Dan Le Sac vs Scroobius Pip - The Fable of Izeekabee

2010-03-21 | |

As a rare Easter Egg, I decided to rise from the metaphorical dead, like some obvious blasphemous metaphor, and provide you with some up-to-date music reviewery. Today I got my grubby mitts on a copy of dan le sac vs Scroobius Pip's newest little ditty, rather oddly titled The Fable of Izeekabee.

Now, first up it should be known that this song isn't their single. That, in fact, would be Get Better, a song which I haven't even bothered to look into (which is quite bad). Secondly, it should be duly noted that Scroob has admitted that he writes the lyrics after the music - whether that has changed, I don't know, but, it's a noteworthy piece.

The Fable of Izeekabee, anyhow, is a four minute romp in which the music never quite seems to match the lyrics. I kept expecting, during the intro, Swedish electro-vixens The Knife to get involved, which soon gave way to Flaming Lips Yoshimi-esque distortion-buzzing. The lyrics, however, just seem totally diverse from the tune - no real link, just the fact that they seem to barely fit in. Maybe it's intended, what with the message here...

Soon, though, it gets into its groove. It finds its niche, and that's when the song gets good, but, it takes a whole 2 minutes before it feels secure in itself and sounds like the old Scroob and le sac that always worked together, like cheese-flavoured chalk, or like the riff amongst the raff separating the wheat from the chaff. It's just a shame a lot of that chaff seemed to get involved early on, when it needed to hook. When it does hook, however, it gets you line-and-sinker too. If you're not into it by now, just turn it off and consider coming back when you're more in tune with yourself.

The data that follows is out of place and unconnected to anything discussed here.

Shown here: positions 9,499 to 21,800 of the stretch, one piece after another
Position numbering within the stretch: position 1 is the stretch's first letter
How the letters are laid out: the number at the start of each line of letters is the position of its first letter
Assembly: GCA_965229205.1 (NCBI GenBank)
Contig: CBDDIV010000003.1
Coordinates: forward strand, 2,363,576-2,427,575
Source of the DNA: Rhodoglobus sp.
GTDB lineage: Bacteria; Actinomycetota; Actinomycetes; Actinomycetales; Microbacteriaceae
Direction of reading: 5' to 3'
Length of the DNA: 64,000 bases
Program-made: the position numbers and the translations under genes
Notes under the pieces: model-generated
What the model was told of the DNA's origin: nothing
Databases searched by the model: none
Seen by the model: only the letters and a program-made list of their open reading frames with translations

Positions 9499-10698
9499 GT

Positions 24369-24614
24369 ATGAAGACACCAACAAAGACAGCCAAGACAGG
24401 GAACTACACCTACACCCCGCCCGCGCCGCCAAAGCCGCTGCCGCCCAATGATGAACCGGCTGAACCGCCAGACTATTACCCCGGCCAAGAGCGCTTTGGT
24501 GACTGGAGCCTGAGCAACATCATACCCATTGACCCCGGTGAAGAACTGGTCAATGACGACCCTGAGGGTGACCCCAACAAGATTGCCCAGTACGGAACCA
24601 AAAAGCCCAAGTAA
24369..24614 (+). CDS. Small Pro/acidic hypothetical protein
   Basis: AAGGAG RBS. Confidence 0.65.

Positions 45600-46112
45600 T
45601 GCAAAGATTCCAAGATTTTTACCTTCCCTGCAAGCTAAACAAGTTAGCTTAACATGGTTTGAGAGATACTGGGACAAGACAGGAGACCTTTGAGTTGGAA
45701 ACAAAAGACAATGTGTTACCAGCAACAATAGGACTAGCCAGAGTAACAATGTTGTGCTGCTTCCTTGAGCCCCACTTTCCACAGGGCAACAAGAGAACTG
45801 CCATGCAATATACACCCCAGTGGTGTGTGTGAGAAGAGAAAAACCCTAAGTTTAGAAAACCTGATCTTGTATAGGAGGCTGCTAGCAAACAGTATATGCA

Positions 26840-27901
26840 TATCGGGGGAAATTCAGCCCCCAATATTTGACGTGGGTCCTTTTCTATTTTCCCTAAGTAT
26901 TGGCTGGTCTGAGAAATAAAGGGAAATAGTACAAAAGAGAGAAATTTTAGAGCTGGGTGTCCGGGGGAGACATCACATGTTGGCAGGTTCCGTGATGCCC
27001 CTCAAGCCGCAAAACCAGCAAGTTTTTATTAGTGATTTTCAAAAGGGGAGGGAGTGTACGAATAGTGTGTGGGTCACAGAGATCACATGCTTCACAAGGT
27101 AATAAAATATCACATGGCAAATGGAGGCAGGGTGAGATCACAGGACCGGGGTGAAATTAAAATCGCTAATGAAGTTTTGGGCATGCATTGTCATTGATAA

Then, when it comes to an end, it ends perfectly. It's not ostentatious, it's not overly wordy, it's not trying to be something that it's not - in fact, it's being good old Scroobius Pip writing the way he writes best. It just shows the genius of the man, right down to the spoonerisms that Ronnie Barker would have been very proud of. 

My final thoughts, however, are totally the opposite of what I've written. It's not a wishy-washy piece. It's a grower. It's a good'un, well worth a listen. It comes across like the soundtrack to a piece written by Aaron Diaz of DresdenCodak. It has the set up - it builds the story, it develops it, and then it concludes it nicely. It comes across like the new version of The Emperor's New Clothes, but with much more of a moral message: "Don't be such a show-off, you self-righteous prick."

7/10 - It took three listens to be very enjoyable, though it still jars at the start, but, it's always made better by the ultimate spoonerism ending. I eagerly anticipate the album.

To get your own copy of The Fable of Izeekabee, text UGLY to 81088 and follow the instructions that Scroob and DLS send back.

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